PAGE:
Polarity coding is illustrated in FIG. 6. The signals are exactly out of phase and, since they are the same, they would cancel or go to zero if added and if the physical signal was exactly the same as the theoretical signal. In practice this is not the case and so polarity coding results, as reported in the literature, in a recovery with only a minus 30 db (decibel) attenuation in the residual signal from the other vibrator set. This is normally considered as noise to the desired signals.
Similarly, the upsweep and downsweep coding has been tested in the field; and it has been found that around minus 35 decibel (dB) attenuation of the possible remaining residual from the other vibration set signals is achieved.
It is relatively straightforward to use preset correlation techniques and both polarity coding and up and down coding. The results of this is to achieve better than minus 60 decibel residual remaining from the other vibrator set when the records are separated.
The up and down coding, upsweep and downsweep, can be understood by referring to FIGS. 5, 7a, 7b, 8a, 8b. Specifically, the plot of frequency versus time for the respective signals will have a curve ranging from a straight line to a curved function such as illustrated in FIG. 5. For example, a straight upsweep is illustrated by the line 25. On the other hand a downsweep is illustrated by the line 27 and a non-linear sweep with increasing frequency is illustrated by the curved line 29. In FIG. 7a there is illustrated the plot of amplitude A versus frequency. In the illustrated embodiment the frequencies vary between 10 and 80 Hertz (cycles per second) as an illustration. The received signal is illustrated in FIG. 7b. FIG. 8a illustrates a theoretical type downsweep in which you go from a high frequency of for example about 80 Hertz down to about 10 Hertz. Conversely, FIG. 8b represents the going from a low frequency of about 10 Hertz to about 80 Hertz.
This invention is also useful in vertical seismic profiling, such as illustrated in FIG. 4. In FIG. 4, the sources such as vibrators A and B will send out the seismic signals which travel through the earth's formations and are picked up at a plurality of geophone locations 20a, 20b and 20c that are disposed in a wellbore 18 penetrating the subterranean formations that are the surface 16 of the earth.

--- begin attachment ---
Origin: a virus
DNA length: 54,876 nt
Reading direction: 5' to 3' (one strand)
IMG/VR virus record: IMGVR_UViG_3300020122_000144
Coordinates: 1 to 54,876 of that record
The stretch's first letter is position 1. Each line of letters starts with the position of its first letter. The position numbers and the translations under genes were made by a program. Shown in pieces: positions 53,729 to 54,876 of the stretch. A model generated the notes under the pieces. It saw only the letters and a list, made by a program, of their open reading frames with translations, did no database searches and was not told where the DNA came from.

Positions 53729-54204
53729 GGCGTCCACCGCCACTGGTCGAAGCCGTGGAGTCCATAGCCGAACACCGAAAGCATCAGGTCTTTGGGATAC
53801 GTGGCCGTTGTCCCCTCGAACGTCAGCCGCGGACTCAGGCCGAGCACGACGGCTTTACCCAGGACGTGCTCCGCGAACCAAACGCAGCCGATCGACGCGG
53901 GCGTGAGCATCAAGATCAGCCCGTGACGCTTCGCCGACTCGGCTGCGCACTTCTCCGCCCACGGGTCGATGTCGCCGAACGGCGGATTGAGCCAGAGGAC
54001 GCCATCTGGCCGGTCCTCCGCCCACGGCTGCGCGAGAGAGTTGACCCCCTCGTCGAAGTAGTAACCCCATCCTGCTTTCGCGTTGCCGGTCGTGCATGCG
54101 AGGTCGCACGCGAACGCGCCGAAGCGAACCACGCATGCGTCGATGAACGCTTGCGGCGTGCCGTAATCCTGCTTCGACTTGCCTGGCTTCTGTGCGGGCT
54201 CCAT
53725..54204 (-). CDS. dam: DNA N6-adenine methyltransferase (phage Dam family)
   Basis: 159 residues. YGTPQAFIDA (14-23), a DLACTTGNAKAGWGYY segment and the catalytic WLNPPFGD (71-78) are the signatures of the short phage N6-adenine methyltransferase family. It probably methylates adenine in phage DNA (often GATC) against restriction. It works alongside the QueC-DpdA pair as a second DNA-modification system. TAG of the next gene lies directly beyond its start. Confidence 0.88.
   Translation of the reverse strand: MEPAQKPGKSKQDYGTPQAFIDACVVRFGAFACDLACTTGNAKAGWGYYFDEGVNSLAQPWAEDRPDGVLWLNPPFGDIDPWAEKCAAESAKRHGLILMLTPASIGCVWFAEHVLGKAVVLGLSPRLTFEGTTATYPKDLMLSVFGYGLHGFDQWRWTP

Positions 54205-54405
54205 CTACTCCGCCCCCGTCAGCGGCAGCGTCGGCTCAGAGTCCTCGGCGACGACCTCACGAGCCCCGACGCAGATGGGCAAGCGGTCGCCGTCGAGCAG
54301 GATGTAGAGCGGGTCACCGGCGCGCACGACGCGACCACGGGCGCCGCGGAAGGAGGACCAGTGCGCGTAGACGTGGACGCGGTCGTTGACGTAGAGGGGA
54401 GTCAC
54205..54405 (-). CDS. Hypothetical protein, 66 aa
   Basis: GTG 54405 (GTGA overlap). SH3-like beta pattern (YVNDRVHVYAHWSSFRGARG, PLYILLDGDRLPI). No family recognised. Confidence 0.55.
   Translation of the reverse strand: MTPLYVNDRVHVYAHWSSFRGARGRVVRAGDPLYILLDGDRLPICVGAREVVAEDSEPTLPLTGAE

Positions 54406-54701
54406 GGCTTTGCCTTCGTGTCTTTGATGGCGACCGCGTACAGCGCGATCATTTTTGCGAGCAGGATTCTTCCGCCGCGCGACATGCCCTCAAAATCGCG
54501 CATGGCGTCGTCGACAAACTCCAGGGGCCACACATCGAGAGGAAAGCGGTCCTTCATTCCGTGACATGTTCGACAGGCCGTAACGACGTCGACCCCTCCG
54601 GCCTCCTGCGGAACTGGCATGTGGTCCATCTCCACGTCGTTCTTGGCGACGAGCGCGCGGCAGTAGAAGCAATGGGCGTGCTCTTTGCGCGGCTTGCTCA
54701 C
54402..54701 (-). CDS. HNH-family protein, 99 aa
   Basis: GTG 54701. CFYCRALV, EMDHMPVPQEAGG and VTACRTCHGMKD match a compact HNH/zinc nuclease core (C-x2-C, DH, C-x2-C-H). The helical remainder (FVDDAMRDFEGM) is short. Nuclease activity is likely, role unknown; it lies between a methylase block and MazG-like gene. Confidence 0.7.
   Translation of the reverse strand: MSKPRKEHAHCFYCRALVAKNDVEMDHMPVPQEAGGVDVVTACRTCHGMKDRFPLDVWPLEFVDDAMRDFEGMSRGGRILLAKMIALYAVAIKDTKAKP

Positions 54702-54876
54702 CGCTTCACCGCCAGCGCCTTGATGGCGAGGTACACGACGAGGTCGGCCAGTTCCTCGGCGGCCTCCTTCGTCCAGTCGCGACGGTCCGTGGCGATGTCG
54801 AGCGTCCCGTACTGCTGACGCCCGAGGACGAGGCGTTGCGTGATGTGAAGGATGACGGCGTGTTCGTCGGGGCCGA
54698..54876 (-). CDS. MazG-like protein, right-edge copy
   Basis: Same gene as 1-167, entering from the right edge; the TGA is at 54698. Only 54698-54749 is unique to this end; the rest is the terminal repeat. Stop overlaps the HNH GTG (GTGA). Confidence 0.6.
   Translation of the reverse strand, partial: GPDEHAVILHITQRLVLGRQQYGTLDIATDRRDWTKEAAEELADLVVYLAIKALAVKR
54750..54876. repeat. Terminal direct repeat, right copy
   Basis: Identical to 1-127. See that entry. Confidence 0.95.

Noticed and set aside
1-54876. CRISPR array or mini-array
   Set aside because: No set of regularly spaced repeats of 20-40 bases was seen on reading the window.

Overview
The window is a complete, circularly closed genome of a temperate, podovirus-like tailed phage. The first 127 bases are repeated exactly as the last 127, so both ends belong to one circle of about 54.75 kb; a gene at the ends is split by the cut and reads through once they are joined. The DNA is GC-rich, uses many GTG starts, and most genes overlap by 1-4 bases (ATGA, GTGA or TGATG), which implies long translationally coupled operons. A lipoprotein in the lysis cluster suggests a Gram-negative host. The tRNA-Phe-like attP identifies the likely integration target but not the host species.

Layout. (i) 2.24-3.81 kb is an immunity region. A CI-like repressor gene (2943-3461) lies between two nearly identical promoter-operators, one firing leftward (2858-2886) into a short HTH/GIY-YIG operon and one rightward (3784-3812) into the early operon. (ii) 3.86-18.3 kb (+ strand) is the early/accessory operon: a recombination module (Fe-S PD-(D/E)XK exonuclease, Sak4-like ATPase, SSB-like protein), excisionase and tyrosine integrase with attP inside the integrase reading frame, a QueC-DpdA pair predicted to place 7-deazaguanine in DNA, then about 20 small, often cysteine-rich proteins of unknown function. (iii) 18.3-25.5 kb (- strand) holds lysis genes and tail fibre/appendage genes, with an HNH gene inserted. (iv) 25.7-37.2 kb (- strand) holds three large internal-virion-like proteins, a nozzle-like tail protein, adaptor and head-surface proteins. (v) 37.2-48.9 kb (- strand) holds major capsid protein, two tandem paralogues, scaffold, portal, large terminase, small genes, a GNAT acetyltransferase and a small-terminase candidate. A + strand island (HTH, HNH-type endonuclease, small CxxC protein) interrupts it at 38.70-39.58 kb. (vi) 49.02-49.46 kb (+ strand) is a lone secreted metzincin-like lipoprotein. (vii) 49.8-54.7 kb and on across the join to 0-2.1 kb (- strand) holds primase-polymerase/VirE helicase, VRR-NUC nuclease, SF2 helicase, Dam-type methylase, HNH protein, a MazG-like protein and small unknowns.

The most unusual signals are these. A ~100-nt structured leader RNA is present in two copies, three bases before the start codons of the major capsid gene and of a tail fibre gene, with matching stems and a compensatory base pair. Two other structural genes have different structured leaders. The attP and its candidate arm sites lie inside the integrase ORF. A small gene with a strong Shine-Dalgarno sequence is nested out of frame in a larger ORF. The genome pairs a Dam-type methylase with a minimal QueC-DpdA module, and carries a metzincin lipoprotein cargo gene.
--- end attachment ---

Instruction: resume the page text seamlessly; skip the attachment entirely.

The step of determining the common frequency of the first and second directional sweeps at a common time into their respective sweep patterns can be understood by referring to FIG. 9. Therein, the frequency is plotted as the ordinate and time is plotted as the abscissa. In the illustrated plot, the frequency increases from 10 to 80 Hertz on the upsweep and decreases from 80 Hertz to 10 Hertz on the downsweep. Where the curves cross at point 31, there is a frequency that is dominant in the correlation noise. The frequency at the crossing of the illustrated linear curve for upsweep and downsweep of 10 to 80 Hertz (as an illustration) is (10+80)÷2=45 Hertz. Consequently, this invention has found that this dominant correlation noise is reduced by reducing the signals having a frequency of 45 Hertz. This, in turn, reduces the noise in the recovered records when the method of this invention is carried out. It is theorized that this reduces the noise that is the most significant part of the correlation noise that distorts the desired zero-phase Klauder wavelet. Regardless of whether this theory is correct or not, it is a proven fact that the noise of the recovered signals is reduced when the method of this invention is employed. This is seen in practical application in FIGS. 10a-c and 11a-c. Specifically, the vibrator A sweeping from 10 to 80 Hertz in a first polarity and sweeping forwardly has its full frequency spectrum. Simultaneously, vibrator B sweeping from 80 Hertz down to 10 Hertz has its downsweep spectrum interrupted by the taper 33 at the common frequency of about 45 Hertz. Conversely, on the second sweep, vibrator A is programmed to have the taper 35 at the mid point of about 45 Hertz in the 10 to 80 Hertz upsweep, while, as shown in FIG. 11b vibrator B employs the full frequency spectrum in its downsweep from 80 Hertz to 10 Hertz. Resultant signals, as seen in FIGS. 10c and 11c show a frequency in which the tapers 33 and 35 are reduced in their total impact so as to reduce the correlation noise, yet allow useful information to be recovered about the formation by signals at this frequency, particularly when inverse filtering is applied later. Specifically, as illustrated in FIGS. 12a and 12b, the loss in information is recovered by inverse filtering so any adverse effects of the taper are neutralized by the inverse filtering step in accordance with the method of this invention.